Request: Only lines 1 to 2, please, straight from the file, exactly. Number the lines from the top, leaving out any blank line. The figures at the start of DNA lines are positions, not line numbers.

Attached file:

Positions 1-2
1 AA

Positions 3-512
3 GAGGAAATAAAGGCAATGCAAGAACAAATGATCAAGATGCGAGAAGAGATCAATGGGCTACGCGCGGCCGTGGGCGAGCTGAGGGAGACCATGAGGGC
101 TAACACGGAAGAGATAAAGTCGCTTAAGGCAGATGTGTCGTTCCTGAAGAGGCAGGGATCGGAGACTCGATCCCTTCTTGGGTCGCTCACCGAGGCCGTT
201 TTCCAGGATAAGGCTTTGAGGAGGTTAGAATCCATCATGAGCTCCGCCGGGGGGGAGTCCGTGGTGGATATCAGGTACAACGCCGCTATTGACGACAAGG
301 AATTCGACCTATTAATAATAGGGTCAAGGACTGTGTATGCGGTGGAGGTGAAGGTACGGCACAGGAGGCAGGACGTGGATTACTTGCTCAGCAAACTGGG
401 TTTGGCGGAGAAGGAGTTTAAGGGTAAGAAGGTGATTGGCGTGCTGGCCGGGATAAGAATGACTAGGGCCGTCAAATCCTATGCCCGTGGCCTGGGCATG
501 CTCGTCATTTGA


Positions 1-2
1 AA